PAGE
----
Both narratives are written in the present tense. The effect is somewhat like reading fiction or a screenplay where the characters are outlined in a daily journal and compiled at the end without adjusting for any time difference. Initially this seemed striking and oddly unfamiliar. However, in subsequent interviews, Jennifer Hopper expressed an appreciation for these chapters as an honor and wonderful gift. A beautiful retelling of two lives who were very important to each other. Through Sander’s work, Teresa gets to be alive again. The narrative never feels overly embellished nor sentimental, and yet it is powerfully constructed in a way that establishes a deep connection with these lives.
The chapter which follows is heart breaking, yet profoundly beautiful, chronicling both the capture of Kalebu by police after a several-day manhunt, and the funeral and celebration of life for Teresa Butz. The service is held in the same venue and on the same date that had been planned for months in advance as Teresa and Jennifer’s wedding day.
Isaiah Kalebu’s biography is much less nostalgic.
His father is a war-scarred refugee from Uganda, his mother has a family history of mental illness. Isaiah is highly intelligent, but instability and abuse at home lead to behavioral problems which are identified, but never treated. This becomes a familiar theme throughout Isaiah’s life. He has trouble in school. Teachers are concerned, but his family is unsupportive of counseling. As he matures he begins to experience manic episodes which increasingly worry his family. Petty theft gives Isaiah the first taste of the legal and then mental health system. He is given a psychiatric evaluation diagnosed as bipolar, yet Isaiah does not acknowledge anything wrong. He refuses both court-ordered medication and counselling required as a condition for his release into society. He becomes hostile and violent with his mother and family. He is deemed a “danger to self or others”, yet in spite of this and a plea from his exasperated mother he remains free and largely unobserved. Psychotic episodes increase; he ends up back in the court system. This pattern repeats many times. He is released wanders aimlessly, mental health degrading further and further each step of the way.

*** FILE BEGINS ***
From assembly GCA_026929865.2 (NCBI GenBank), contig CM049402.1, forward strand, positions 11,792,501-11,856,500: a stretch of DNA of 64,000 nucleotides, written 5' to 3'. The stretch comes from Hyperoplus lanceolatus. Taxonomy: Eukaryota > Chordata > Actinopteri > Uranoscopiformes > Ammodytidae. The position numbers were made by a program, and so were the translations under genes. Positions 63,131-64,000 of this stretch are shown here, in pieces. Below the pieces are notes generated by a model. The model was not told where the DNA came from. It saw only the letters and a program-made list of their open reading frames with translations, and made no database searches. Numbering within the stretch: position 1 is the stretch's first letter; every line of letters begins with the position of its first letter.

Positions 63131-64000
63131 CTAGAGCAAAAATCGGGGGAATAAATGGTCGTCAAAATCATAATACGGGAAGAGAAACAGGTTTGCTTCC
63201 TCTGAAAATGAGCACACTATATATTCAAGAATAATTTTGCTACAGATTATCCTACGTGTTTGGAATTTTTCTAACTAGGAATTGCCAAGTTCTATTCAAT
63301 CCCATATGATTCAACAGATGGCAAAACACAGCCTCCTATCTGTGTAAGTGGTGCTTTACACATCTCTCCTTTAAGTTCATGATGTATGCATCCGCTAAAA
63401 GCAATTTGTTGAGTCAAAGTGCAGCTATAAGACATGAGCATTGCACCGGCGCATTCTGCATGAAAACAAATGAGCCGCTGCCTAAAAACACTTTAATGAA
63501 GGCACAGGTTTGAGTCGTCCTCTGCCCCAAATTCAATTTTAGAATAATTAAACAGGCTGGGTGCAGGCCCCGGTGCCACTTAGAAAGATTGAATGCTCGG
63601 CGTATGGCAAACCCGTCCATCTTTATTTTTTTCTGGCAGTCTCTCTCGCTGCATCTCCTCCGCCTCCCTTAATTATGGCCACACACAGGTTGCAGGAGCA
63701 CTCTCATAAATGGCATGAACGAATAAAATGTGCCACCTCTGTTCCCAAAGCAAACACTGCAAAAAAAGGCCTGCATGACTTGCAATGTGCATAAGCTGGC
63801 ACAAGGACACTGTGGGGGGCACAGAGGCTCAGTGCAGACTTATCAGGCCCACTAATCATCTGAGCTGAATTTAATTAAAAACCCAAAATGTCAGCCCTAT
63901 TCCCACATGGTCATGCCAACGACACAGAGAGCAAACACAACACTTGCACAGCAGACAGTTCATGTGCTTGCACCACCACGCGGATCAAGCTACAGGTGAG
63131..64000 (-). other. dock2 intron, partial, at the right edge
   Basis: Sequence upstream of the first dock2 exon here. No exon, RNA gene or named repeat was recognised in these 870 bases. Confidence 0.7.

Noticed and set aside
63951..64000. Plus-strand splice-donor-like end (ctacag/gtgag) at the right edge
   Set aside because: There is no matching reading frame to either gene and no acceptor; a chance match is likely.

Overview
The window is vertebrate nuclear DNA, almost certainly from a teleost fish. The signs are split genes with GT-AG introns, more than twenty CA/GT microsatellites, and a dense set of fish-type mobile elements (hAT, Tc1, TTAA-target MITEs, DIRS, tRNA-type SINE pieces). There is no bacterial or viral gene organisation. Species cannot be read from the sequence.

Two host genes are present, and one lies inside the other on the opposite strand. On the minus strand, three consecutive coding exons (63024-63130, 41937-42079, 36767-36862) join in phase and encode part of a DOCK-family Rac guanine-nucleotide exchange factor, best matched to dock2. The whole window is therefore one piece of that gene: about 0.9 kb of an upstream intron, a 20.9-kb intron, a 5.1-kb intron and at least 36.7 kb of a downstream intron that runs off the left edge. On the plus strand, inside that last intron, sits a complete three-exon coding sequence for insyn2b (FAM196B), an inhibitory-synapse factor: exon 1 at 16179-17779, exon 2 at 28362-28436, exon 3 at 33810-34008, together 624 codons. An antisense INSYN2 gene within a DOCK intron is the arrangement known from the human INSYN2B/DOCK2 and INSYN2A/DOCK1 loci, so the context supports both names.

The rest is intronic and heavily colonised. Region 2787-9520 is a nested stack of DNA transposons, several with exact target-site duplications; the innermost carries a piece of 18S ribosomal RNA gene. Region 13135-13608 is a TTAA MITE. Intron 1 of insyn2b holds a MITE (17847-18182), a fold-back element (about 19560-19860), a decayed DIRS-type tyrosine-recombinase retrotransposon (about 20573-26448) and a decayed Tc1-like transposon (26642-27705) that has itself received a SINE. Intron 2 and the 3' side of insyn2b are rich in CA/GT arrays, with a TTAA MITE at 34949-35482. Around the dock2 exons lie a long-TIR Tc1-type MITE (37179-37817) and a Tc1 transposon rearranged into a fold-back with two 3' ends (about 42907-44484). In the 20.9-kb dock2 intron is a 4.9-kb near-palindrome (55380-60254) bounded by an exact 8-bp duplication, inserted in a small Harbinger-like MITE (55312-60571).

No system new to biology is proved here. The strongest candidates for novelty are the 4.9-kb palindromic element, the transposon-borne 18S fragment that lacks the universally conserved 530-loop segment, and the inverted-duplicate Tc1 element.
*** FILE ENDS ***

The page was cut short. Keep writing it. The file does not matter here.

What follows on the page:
The story makes clear the difficulties of involuntarily committing an individual. Despite what seemed like sufficient evidence for keeping Isaiah at Western State Mental Hospital for treatment, his visits are brief and largely ineffective. Changes in the laws regarding institutionalization are partially responsible, but the largest problem is the extremely overburdened and underfunded mental health system. There simply aren’t resources to hold someone indefinitely in an institution, and so the courts instead must rely on the prison system to keep dangerous offenders with mental illness off the streets.
Throughout this troubling time, no single person in the courts, nor psychiatric facilities ever fully connects the dots regarding his criminal or mental history. Teresa Butz is then violently terminated at hands of Isaiah Kalebu, and this final incident is what it took to get him permanently removed from society.
Much of the chapters about Isaiah’s life are constructed through interviews with family members, school administrators, members of the court and county jail. Particularly insightful is a detailed report by forensic psychiatrist Dr. Maria Lymberis. Throughout Kalebu’s story, Dr. Lymberis annotates Isaiah’s descent into madness and the many opportunities for therapeutic intervention which never occurred.